The treatment of VL is problematic in terms of effectiveness and side effects. An inhibitor (GNF-6702) that selectively inhibits the proteasome of the Kinetoplastida (T. brucei, T. cruzei and L. donovani) has been developed. GNF-6702 binds to a proteasome subunit of Kinetoplastida (beta 4 subunit) that is structurally distinct from humans. The specific bind-ing to the kinetoplast proteasome seems to be the reason for the very low toxicity in mam-malian cells. We could demonstrate that the proteasomal beta 4 subunit is conserved in all Leishmania isolates, tested to date. Thus, the proteasome is a promising therapeutic target.

 

Scientific goal:

In the diagnostic part of the project, various formats of a sero-diagnostic VL rapid test will be manufactured and tested in cooperation with our industrial partner. In the treatment part of the project, we validate the specificity, effectiveness and toxicity of the new, kinetoplastid-specific proteasome inhibitors in cell culture experiments of Leishmania infected macrophages.

 

DRUID Collaboration partners:

B1 Diederich/Kolb lab, C2 Kempf lab, D3 van Zandbergen lab


References C4: [1] Abass et al. (2013) PLoS Negl Trop Dis. 18;7; [2] Abass et al. (2015) PLoS One. 3;10; [3] Martínez Abad et al. (2017) Acta Trop. 166:133-138; [4] Pereira et al. (2020) Eur J Microbiol Immunol 27;10:165-171. [5] Khare et al. (2016) Nature 537: 229-233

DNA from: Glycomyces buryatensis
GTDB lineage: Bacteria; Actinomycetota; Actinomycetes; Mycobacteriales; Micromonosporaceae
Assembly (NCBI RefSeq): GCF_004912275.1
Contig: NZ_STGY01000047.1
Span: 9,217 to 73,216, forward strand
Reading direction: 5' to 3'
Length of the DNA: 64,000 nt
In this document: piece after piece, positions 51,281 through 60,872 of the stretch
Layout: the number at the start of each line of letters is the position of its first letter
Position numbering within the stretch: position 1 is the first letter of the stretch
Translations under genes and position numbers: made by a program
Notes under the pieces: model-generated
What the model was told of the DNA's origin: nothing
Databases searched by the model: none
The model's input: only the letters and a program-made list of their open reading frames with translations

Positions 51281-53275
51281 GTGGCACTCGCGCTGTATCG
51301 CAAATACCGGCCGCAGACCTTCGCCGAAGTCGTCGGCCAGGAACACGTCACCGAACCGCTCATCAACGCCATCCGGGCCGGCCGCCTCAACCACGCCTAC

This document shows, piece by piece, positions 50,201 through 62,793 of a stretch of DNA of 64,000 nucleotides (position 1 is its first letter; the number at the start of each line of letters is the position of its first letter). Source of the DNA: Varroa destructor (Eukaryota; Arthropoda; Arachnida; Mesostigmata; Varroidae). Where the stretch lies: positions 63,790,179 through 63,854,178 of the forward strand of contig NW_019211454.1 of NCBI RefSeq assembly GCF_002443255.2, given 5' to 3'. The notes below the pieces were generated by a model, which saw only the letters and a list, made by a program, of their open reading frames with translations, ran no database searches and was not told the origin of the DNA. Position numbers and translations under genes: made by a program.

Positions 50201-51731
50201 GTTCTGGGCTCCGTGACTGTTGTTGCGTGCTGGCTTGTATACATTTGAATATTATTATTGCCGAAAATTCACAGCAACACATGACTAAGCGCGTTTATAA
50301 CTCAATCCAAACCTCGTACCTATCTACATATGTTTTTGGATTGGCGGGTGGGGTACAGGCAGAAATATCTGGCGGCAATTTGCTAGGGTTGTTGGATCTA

Principal Investigator:

Prof. Dr. Dieter Glebe

Institut für Medizinische Virologie
Justus-Liebig-Universität Gießen
Schubertstraße 81
35392 Gießen
Phone: +49 (0)641-99 41246
E-Mail: dieter.glebe(at)viro.med.uni-giessen(dot)de


Principal Investigator:

Prof. Dr. Joachim Geyer

Institut für Pharmakologie und Toxikologie
Justus-Liebig-Universität Gießen
Schubertstraße 81
35392 Gießen
Phone: +49 (0)641-99 38404
E-Mail: joachim.m.geyer(at)vetmed.uni-giessen(dot)de


Project description:

Infections with the Hepatitis B (HBV) and D (HDV) viruses are the main cause of hepatocellular carcinoma and liver cirrhosis as a consequence of chronic hepatitis. Although an effective prophylactic vaccine is available, therapeutic options are highly limited, in particular for HDV. A promising novel drug target to block HBV/HDV virus entry into hepatocytes is represented by the hepatic bile acid carrier NTCP (Na+/taurocholate co-transporting polypeptide) that has been identified as the bona fide hepatic receptor for HBV/HDV. So far, more than 200 compounds from different compound classes have been tested and corresponding 3D structure-activity-relationship (QSAR) models have been generated. Furthermore, a pharmacophore model for HBV/HDV entry inhibitors was established. Virtual compound libraries have already been screened with these models and further effective hits have been identified.

NTCP is a physiological bile acid transporter in the plasma membrane of liver cells. NTCP is also the hepatic receptor for HBV and HDV. HBV/HDV entry inhibitors should selectively block NTCP viral receptor function. 3D QSAR and pharmacophore models help identify novel NTCP inhibitors.